Whatever you're up to, just be careful! Avoid neck and back pain, or those general aches and pains by following a few simple tips...
'How does your garden grow...?'
I was chatting with a patient the other day; he had had an opportunity come his way that possibly could change the his life quite considerably and he didn't know what to do. I suggested that he should treat the opportunity like a rugby ball - sometimes life throws things at you unexpectedly. If you catch it, run with it as far and as fast as you can and you might just score a try. It you don't catch it, then at least you were in position, and ready. What you wouldn't do is just stand there and let the ball fall at your feet.
I can't take the credit for this 'life philosophy' - that has to be handed to my late grandfather, a great sportsman, who likened life to rugby. I guess when you look at it, it isn't a bad analogy really. Life, like rugby, sometimes involves teamwork - the necessity to pull together and work as a unit with a common goal - but it also requires each and every individual member of that team to pull his own weight. Just like rugby, you need to train hard and practice, working through likely scenarios and occurrences so to have the best eventual outcome. And again, despite all the hours of practice, life, like rugby sometimes just doesn't go according to plan - just when you've got the ball, tucked firmly under your arm and you're running like the wind, Boom! - you'll get tackled. Your feet are knocked away from underneath you, leaving you winded and sprawling on the ground, gasping for air, and not quite sure where the move came from! However, after a couple of deep breaths you need to pick yourself up, dust yourself down and carry on with the game - you'll never score that try lying in a heap on the floor, or sitting it out nursing your knocks and bruises.
Whilst simplistic, I find this analogy quite useful, particularly when I'm in a quandary and dithering over making a decision - I wonder if it's one of life's rugby balls and maybe I should just run with it and see how far I get. Or, when I've suffered one of life's tackles I try to drag myself back up and carry on the game, even if I am still smarting from the blow.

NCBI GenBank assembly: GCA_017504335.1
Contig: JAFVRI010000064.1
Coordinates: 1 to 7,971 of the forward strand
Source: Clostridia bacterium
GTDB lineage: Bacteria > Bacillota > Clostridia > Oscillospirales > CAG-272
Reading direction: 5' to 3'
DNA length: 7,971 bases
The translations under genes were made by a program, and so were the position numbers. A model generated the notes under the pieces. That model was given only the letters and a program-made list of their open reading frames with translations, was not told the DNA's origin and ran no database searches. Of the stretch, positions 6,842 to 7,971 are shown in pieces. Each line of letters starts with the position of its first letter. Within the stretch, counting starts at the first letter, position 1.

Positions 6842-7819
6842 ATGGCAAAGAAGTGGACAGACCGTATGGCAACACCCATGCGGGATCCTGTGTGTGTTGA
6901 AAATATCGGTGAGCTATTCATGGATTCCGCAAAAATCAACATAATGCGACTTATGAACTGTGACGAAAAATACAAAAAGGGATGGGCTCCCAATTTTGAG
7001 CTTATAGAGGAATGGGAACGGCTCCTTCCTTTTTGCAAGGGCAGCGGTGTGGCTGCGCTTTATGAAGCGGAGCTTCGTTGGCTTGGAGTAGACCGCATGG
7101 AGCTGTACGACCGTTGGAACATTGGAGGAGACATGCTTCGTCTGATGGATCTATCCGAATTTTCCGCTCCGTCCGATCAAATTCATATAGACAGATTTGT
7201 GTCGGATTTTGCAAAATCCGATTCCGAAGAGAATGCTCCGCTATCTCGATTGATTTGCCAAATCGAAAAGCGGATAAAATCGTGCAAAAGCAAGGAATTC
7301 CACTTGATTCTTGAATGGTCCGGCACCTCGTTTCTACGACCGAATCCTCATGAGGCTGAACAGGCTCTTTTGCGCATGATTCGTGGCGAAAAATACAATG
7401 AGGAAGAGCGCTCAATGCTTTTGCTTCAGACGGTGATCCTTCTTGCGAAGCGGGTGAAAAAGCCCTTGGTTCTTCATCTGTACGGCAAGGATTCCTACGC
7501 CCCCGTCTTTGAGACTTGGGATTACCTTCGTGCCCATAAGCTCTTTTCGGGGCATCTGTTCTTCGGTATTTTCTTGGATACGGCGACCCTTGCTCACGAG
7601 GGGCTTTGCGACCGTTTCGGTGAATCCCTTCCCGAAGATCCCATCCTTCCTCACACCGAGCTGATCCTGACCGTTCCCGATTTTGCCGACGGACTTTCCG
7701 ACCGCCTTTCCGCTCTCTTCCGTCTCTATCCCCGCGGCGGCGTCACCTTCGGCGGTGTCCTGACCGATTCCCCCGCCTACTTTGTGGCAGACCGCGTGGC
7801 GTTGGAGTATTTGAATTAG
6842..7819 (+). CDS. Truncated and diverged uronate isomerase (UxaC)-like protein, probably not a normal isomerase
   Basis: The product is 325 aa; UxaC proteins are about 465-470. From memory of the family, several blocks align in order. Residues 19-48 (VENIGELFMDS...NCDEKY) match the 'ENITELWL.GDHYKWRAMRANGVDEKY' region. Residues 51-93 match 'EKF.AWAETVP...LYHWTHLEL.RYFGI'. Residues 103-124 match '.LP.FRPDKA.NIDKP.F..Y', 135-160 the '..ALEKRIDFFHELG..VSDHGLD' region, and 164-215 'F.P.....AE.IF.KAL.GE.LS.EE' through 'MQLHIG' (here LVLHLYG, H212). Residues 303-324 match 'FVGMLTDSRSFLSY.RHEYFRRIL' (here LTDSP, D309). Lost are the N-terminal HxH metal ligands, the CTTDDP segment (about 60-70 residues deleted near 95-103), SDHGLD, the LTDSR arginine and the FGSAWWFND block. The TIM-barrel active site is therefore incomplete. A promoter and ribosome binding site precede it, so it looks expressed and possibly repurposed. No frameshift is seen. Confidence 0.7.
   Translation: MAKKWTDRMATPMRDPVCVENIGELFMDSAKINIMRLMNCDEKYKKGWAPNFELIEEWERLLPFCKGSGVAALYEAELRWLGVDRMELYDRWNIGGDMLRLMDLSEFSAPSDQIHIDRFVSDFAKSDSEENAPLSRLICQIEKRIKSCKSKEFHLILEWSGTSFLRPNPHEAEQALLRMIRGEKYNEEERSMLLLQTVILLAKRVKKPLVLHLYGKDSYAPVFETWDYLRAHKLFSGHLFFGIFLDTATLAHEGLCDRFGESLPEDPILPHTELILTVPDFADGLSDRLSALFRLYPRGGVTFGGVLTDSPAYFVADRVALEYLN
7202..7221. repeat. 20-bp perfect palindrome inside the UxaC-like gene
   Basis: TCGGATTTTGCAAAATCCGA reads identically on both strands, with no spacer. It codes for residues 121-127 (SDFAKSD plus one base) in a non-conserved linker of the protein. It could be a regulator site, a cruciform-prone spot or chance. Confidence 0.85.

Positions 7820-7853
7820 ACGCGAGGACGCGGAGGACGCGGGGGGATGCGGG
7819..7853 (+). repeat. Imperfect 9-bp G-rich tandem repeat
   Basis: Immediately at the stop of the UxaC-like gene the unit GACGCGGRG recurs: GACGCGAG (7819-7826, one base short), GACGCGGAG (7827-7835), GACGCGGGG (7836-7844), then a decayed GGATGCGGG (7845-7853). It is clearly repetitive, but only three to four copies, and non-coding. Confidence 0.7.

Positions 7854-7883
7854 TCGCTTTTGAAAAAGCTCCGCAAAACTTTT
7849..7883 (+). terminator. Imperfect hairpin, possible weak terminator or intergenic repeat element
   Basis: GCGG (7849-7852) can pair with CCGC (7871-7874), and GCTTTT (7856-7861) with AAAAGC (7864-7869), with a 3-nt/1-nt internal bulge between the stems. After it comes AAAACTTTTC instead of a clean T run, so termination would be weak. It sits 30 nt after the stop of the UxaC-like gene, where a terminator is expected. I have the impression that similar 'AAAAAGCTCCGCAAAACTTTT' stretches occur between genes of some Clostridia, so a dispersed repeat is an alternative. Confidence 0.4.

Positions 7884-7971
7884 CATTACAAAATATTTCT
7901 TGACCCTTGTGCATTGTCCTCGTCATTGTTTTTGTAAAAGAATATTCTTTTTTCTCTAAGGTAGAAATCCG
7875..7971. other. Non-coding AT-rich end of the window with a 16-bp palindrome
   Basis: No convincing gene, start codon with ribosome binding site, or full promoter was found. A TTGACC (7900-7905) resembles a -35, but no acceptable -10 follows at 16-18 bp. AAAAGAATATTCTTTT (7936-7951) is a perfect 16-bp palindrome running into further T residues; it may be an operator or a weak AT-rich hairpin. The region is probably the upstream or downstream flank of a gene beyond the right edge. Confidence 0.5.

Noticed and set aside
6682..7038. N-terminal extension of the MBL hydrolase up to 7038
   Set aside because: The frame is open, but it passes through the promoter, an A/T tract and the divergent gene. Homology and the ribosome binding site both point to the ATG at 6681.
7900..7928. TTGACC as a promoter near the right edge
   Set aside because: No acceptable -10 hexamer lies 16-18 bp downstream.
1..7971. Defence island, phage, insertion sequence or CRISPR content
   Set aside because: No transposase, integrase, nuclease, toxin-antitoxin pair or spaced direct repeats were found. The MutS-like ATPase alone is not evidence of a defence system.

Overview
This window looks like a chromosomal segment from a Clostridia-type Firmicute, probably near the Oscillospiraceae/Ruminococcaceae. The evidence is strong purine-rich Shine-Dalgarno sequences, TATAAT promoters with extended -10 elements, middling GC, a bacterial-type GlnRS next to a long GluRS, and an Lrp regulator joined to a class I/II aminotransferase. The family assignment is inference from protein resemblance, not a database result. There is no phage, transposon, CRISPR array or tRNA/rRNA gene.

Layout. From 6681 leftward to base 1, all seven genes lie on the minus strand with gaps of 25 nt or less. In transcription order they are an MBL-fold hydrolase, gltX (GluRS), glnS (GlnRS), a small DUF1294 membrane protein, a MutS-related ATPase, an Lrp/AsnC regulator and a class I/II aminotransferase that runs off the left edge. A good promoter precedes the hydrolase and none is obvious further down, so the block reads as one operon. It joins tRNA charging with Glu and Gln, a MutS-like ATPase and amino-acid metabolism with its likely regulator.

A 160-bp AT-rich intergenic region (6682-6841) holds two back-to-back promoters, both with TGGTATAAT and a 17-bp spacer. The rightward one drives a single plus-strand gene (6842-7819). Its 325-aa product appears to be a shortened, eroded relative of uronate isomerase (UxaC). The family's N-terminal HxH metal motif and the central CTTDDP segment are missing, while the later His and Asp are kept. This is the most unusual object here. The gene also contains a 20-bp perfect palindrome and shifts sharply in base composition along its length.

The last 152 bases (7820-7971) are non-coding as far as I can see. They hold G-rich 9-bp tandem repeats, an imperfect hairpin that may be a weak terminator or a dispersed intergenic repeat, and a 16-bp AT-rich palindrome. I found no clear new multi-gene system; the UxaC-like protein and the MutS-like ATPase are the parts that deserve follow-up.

I'm always being asked 'what is the difference between a chiropractor and an osteopath?' My standard response is 'there are more similarities than differences; the training and teaching is very similar, the problems that we treat are the same, but the actual treatment methods and techniques may differ. It's a different way to skin a cat!' Having said which, there are huge variations within each profession and the technique used often depends on the individual practitioner (out of the myriad that they are taught!). There are some chiropractors who work in a very osteopathic way, and some osteopaths who work in a very chiropractic way!
However, I've had a look at both professions and hopefully will provide a more thorough explanation...
What do we study...?
Both chiropractors and osteopaths undergo a 4 or 5 yr degree course at University and study all the basic biomedical sciences (anatomy, physiology, biochemistry, pathology, biomechanics, nutrition, pharmacology etc), together with the hands-on clinical stuff (physical examination, orthopaedics, neurology) and the various different treatment techniques (manipulation, mobilisation, soft tissue work, rehabilitation etc.) Students have to complete 2-3 years in the teaching clinic (real patients with real problems under supervision from clinicians) and complete a clinical research dissertation prior to graduating. On graduating, many of the associations require completion of a year-long Pre-Registration Training Scheme before they can be fully registered.
There are several different Universities and Colleges in the UK that offer chiropractic or osteopathy, as well as those elsewhere in the world. All courses and colleges should be accredited with the appropriate educational and regulatory body.
How are we regulated...?